Korean Headache

Well, I’ve spoken and studied more Korean in the last few weeks than I have in several years. Basically, I got myself a tutor, a wonderful student from past semesters named Young Ah someone suggested to me would be a good tutor for me.

One of my favorite phrases from among the ones she’s taught me, in the “free talk” part of our lessons, is “머리에 쥐나다” which translates as “to get a cramp in the head.” Such as, “I studied so hard my head cramped up.”

The thing about studying it and using it with my tutor is that I’m now using Korean more with other people. In the past week I’d say 70% of my conversations — even with foreigners — have included a little Korean at least, and some conversations have involved a lot of Korean. I’m writing email with the language again — even though I feel a little embarrassed by the fact my expressiveness and hold on nuance is roughly that of a little kid. I occasionally chat online in Korean, sometimes at length that would have surprised me only a few months ago. I’ve even started drafting little poems in Korean, which is no small endeavour. They’re not great, but they’re not horrible.

Anyway, I’ll be bringing along a Korean textbook and working my way through it this summer, with the goal of finishing the book by the time I return to Korea at the end of summer. Then I’ll be set to dive into something new, I think, in terms of study. Too bad my schedule precludes me taking a course at my Uni, and that the Korean language schools are all so far away. (Well, except the local one offered for migrant workers, at which I’d be welcome — some others who live in my building attend courses there — but which I think I can’t attend because of scheduling issues.)

3 thoughts on “Korean Headache

  1. Just out of curiosity, which textbook will you using?

    Regardless, I’m also planning on studying Korean seriously this summer (just found a great social science research job here for instance…but unfortunately it requires fluent Korean), so for the sake of motivating each other and so on perhaps we could study together somehow? Naturally, no offense if you don’t want to though, and I admit that it would be the first time I’ve ever studied (anything) with anyone else.

  2. James,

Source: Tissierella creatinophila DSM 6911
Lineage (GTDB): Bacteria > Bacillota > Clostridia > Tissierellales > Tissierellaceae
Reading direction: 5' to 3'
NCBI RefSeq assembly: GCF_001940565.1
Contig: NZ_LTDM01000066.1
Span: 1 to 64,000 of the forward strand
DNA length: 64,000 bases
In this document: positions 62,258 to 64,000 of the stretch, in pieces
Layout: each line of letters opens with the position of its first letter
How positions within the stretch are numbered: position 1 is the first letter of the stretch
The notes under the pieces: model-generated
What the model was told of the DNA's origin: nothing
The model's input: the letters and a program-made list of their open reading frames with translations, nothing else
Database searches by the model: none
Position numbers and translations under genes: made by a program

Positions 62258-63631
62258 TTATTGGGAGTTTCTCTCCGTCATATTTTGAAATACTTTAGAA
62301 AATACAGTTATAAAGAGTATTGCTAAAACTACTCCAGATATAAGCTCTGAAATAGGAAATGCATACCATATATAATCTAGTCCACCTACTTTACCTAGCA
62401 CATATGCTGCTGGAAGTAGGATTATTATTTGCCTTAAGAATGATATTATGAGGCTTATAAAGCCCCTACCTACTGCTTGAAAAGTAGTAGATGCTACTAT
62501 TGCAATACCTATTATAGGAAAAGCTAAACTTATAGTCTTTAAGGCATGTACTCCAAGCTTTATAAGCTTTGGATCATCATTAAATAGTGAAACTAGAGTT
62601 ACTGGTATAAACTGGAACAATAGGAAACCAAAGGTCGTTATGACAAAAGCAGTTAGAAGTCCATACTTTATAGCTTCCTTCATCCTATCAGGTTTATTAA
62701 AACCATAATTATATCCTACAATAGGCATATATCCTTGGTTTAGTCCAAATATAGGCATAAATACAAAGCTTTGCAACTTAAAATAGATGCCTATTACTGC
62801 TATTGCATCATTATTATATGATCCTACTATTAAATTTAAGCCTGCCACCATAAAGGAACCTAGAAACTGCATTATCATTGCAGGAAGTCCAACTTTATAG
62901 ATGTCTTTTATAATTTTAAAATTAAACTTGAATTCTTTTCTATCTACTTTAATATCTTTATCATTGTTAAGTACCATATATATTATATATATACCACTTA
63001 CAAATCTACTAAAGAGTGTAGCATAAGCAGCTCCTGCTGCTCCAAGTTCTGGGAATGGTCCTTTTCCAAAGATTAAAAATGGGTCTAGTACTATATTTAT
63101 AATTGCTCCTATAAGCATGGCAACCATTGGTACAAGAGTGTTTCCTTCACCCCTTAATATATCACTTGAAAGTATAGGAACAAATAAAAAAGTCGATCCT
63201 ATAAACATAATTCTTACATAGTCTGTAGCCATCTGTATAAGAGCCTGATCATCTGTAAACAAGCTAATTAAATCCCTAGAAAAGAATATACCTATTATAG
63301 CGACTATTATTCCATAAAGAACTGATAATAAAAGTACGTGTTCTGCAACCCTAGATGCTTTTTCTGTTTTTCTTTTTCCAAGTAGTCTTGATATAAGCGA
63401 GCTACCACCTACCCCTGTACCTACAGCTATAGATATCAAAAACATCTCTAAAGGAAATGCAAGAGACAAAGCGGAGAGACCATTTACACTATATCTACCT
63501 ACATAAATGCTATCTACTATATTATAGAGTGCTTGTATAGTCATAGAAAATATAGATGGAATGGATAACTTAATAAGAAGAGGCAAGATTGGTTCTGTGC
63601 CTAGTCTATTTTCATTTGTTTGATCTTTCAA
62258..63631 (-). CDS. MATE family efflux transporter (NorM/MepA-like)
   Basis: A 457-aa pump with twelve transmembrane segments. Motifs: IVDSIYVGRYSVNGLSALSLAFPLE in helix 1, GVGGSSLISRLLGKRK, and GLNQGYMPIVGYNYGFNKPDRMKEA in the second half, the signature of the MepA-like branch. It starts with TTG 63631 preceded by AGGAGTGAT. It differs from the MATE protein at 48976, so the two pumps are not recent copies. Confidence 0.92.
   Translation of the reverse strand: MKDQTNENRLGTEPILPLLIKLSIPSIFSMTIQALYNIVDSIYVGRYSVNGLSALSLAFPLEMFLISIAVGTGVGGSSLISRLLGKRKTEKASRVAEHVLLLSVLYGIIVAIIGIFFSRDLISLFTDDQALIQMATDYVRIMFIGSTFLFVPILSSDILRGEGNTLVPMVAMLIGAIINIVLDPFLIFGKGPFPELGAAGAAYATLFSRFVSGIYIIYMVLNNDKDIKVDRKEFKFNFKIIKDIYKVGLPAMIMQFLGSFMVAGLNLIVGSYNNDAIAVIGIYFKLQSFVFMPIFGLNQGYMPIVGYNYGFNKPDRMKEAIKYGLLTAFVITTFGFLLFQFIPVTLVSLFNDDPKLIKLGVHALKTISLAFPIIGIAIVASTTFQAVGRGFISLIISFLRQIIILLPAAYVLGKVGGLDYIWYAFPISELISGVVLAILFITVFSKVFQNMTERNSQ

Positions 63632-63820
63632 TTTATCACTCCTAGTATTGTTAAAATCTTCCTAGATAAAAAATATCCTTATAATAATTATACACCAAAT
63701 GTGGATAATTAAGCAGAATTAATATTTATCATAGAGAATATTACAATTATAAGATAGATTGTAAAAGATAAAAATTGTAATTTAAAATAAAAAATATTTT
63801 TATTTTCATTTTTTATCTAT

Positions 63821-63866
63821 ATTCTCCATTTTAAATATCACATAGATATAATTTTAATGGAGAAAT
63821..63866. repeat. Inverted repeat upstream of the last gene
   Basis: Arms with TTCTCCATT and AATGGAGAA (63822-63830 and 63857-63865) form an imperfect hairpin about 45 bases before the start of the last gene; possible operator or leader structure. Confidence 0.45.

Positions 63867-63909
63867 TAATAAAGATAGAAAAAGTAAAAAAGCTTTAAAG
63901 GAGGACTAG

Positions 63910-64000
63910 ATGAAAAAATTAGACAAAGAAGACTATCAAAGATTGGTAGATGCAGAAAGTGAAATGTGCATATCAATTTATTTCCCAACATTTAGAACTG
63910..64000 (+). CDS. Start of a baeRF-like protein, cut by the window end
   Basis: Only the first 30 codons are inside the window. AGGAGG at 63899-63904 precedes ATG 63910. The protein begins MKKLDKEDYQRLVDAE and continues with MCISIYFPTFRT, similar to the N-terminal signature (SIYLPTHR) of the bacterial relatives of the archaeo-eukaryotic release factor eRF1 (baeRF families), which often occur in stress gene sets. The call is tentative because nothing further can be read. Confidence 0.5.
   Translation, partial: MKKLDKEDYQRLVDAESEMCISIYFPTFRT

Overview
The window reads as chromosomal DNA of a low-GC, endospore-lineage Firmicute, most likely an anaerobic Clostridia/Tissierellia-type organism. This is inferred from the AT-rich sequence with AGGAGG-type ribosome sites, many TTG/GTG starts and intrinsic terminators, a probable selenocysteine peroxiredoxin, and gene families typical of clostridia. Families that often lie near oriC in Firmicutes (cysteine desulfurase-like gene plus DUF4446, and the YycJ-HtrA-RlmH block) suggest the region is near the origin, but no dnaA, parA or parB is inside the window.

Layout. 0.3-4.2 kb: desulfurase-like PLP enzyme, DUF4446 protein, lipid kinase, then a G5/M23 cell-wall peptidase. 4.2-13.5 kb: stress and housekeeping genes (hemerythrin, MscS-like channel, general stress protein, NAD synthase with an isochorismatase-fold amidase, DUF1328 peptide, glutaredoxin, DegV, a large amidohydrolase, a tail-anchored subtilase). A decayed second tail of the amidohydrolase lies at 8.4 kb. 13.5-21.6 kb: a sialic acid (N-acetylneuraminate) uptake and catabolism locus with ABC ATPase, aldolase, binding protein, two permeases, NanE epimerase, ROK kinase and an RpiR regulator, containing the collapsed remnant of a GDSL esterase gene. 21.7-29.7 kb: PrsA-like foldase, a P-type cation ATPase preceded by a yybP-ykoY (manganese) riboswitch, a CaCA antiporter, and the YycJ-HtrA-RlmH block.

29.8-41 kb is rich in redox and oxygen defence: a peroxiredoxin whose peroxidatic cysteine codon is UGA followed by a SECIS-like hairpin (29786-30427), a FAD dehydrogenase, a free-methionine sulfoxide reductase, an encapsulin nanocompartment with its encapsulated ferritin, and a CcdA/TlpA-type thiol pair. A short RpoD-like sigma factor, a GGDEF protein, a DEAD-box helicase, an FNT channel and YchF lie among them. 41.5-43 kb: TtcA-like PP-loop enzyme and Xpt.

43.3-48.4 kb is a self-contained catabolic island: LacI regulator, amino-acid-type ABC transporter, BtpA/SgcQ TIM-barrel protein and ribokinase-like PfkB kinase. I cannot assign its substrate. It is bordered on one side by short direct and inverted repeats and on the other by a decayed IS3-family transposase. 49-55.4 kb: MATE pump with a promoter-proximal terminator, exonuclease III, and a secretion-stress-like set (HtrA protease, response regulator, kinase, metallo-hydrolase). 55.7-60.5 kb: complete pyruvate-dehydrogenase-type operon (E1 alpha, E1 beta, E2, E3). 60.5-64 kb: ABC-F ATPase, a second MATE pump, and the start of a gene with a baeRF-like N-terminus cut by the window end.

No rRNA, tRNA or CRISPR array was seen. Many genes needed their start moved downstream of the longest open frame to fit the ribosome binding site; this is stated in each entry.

Well, actually, I’m casting about for a good textbook. I’ll be pumping my friend Charles for his wife’s opinion. Muhaha. I’ve heard good things about what I vaguely recall (but I’m not sure) might be some book put out by the University of Hawaii or someplace?

    The best one I have on hand, I think, is the book put out by 성균관대학 (I have book 2) but I haven’t studied it much. I do plan on bringing it with me during my travels, but I chose that book mainly because it’s the lightest, has the best dialogs, and is the most recent of all my books.

    As for studying together, I dunno how practicable it is at such a distance, especially while traveling. Were you to move to Seoul, I’d be up for a Korean chat club — in fact, a neighbor who’s at roughly my level expressed interest in such a club, and we may try form one — but online, I’m not sure how it would work.

    I’ll probably start blogging occasionally (perhaps on an extended section of this site) in Korean, though.

    Ah, and one more absolutely killer study tool — I have a freebie Korean-English dictionary on my iPod. It’s not perfect — there are kinks in the linkage of verbs in different conjugations back to the root verb, for example — but it’s an excellent resource with wildcards, a search history useful for reviewing or tabulating study, and so on.

  3. The University of Hawaii textbooks you’ll be thinking of are the KLEAR Integrated Korean series. They are indeed very good – with the most understandable grammar explanations I’ve ever come across especially – and so I used the first four of them way back in 2002 or so. I was forced to stop though, for 2 reasons. First because back then the only way to listen to their audio files was to visit the university website (not exactly convenient), or to buy a CD…for the same price as the book(!), but fortunately now they have all been converted to MP3s and are downloadable, although these days and with your netbook and all it wouldn’t be a big deal anyway. The other big problem was that neither the textbooks nor the workbooks actually had answers to their questions in them – at all – so unless you have someone to check them then they’re virtually useless. I haven’t looked in a couple of years though, so answers may be provided in later editions.

    As for studying together, I wasn’t really thinking of doing something in real time so to speak. More like being mutual recipients of said Korean emails and/or tweets and so on, giving each other lists of vocab and or grammar we’re each studying to test each other on later etc. etc. But it’s no big deal if you don’t have the time or already have enough help with that sort of thing from your tutor. As you know, my need to get someone to help me stop procrastinating and stay disciplined about studying is probably much greater than yours! :)

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